In Egypt, chamomile was associated with the sun gods and was used in the treatment of diseases like malaria, as well as in the mummification process. It is believed that a number of other cultures used chamomile similarly, including the ancient Romans, the Vikings, and the Greeks. Interestingly, the healing properties of chamomile do not apply only to people. If a plant was withering and failing to thrive, planting chamomile nearby could improve the health of the ailing plant.
The Egyptians were proven to be correct in this; Chamomile is naturally antibacterial and antifungal, so it is the perfect plant for companion planting. Plant them around your apple or other fruit trees to prevent fungal infections.
It’s especially beneficial to plant chamomile around brassicas (broccoli, kale, cabbage, etc.), onions, beans, and cucumbers. If you have chamomile plants next to other herbs ie; basil, rosemary and mint they will help to increase the herbs oil production, making them more potent.
As well as being an excellent companion herb, chamomile helps to attract beneficial insects and pollinators to the garden; hoverflies, wasps, ladybirds and honey bees are all attracted to chamomile. And, as an added benefit, chamomile deters mosquitoes.
The fresh plant is strongly aromatic, with a distinct scent of apples; a characteristic noted by the Greeks, which is why they named it 'ground-apple' - kamai (on the ground) and n (an apple) - the origin of the name Chamomile. The Spaniards call it 'Manzanilla,' which signifies 'a little apple,' and give the same name to one of their lightest of sherries, flavoured with this plant.
When walked on, its strong, fragrant scent will often reveal its presence before it is seen. For this reason, it was employed as one of the aromatic strewing herbs in the Middle Ages and used often to be purposely planted in green walks in gardens. Walking over the plant seems especially beneficial to it.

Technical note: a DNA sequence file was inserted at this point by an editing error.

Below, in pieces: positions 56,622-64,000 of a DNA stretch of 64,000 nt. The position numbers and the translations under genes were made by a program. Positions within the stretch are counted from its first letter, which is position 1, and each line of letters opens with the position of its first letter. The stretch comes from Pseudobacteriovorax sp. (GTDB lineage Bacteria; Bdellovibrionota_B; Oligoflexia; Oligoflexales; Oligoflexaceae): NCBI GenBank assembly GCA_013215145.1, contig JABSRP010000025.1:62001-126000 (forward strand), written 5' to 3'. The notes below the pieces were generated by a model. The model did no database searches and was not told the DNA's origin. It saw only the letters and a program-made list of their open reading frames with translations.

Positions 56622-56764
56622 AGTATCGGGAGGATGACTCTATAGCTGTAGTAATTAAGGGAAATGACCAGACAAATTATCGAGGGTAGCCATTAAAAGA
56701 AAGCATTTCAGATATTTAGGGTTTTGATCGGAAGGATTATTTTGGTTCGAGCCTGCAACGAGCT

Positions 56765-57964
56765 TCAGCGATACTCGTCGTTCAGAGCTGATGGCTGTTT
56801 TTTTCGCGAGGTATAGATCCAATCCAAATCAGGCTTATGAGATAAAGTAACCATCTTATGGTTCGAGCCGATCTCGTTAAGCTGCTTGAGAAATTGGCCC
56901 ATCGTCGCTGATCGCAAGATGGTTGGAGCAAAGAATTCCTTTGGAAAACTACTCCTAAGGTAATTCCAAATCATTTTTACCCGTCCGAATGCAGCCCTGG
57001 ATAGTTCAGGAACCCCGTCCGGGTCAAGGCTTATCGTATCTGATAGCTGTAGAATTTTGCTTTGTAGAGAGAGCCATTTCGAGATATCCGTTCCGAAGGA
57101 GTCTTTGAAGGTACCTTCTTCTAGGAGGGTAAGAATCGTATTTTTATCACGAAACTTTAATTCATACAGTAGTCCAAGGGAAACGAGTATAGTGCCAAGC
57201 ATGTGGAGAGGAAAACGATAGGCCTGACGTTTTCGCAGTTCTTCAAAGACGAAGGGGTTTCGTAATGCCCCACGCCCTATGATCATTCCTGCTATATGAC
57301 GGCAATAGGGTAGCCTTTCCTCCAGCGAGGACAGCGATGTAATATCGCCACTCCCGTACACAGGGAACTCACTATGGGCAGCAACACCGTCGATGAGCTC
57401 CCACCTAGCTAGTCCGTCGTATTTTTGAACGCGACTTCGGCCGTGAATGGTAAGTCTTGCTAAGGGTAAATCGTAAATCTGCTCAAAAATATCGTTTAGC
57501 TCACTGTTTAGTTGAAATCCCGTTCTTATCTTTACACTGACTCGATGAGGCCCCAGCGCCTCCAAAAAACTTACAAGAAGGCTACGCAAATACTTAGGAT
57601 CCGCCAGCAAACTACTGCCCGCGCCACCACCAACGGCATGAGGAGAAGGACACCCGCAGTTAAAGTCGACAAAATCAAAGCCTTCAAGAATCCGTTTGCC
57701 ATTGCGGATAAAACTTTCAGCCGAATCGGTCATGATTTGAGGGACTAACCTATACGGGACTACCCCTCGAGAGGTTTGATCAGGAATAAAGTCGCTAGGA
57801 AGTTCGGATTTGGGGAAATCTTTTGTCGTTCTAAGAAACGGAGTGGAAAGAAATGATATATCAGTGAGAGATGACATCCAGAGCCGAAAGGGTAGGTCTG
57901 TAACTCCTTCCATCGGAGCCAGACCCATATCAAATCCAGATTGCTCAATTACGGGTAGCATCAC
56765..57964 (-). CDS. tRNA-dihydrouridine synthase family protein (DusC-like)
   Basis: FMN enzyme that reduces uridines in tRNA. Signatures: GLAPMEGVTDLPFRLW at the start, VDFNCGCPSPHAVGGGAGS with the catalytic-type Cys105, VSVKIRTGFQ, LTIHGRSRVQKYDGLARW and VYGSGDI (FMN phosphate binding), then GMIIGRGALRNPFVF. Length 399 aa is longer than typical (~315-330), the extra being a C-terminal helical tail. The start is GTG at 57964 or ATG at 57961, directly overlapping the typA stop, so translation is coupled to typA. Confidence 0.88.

!Like a camomile bed
The more it is trodden
The more it will spread,"
“The aromatic fragrance gives no hint of its bitter taste.
Chamomile used in olden days to be looked upon as the 'Plant's Physician,' and it has been stated that nothing contributes so much to the health of a garden as a number of Chamomile herbs dispersed about it and that if another plant is drooping and sickly, in nine cases out of ten, it will recover if you place a herb of Chamomile near it.”
Called 'maythen' by the Anglo-Saxons, it was one of the nine sacred herbs given to the world by the god Woden. The root was traditionally chewed to relieve toothache. Chamomile is used in homoeopathic medicine for inner turmoil, anxiety, anger, convulsions, throbbing headache, earache, teething, hacking coughs, dysmenorrhoea and diarrhoea.
Slovakian folk-lore says you should always bow when facing a chamomile plant out of respect of its curing power.
In the language of flowers of Victorian origin; when you give someone chamomile flowers, it means “I admire your courage” or “may all your wishes come true”. Drinking chamomile tea is thought to instil positive energy and bring prophetic dreams.
A Chamomile rinse after washing hair gives a lightening effect to the hair, easy to do, just make an Infusion from the Herb and let it cool a little before pouring over the hair for the last rise.